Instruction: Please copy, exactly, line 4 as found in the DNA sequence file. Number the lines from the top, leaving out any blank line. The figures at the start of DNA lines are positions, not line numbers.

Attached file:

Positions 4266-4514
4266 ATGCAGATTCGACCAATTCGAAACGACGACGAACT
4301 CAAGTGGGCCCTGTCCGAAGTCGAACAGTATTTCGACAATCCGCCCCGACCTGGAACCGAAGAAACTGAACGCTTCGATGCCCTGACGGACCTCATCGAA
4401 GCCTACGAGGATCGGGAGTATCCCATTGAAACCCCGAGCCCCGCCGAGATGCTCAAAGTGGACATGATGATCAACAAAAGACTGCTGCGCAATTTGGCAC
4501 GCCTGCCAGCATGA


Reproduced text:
4401 GCCTACGAGGATCGGGAGTATCCCATTGAAACCCCGAGCCCCGCCGAGATGCTCAAAGTGGACATGATGATCAACAAAAGACTGCTGCGCAATTTGGCAC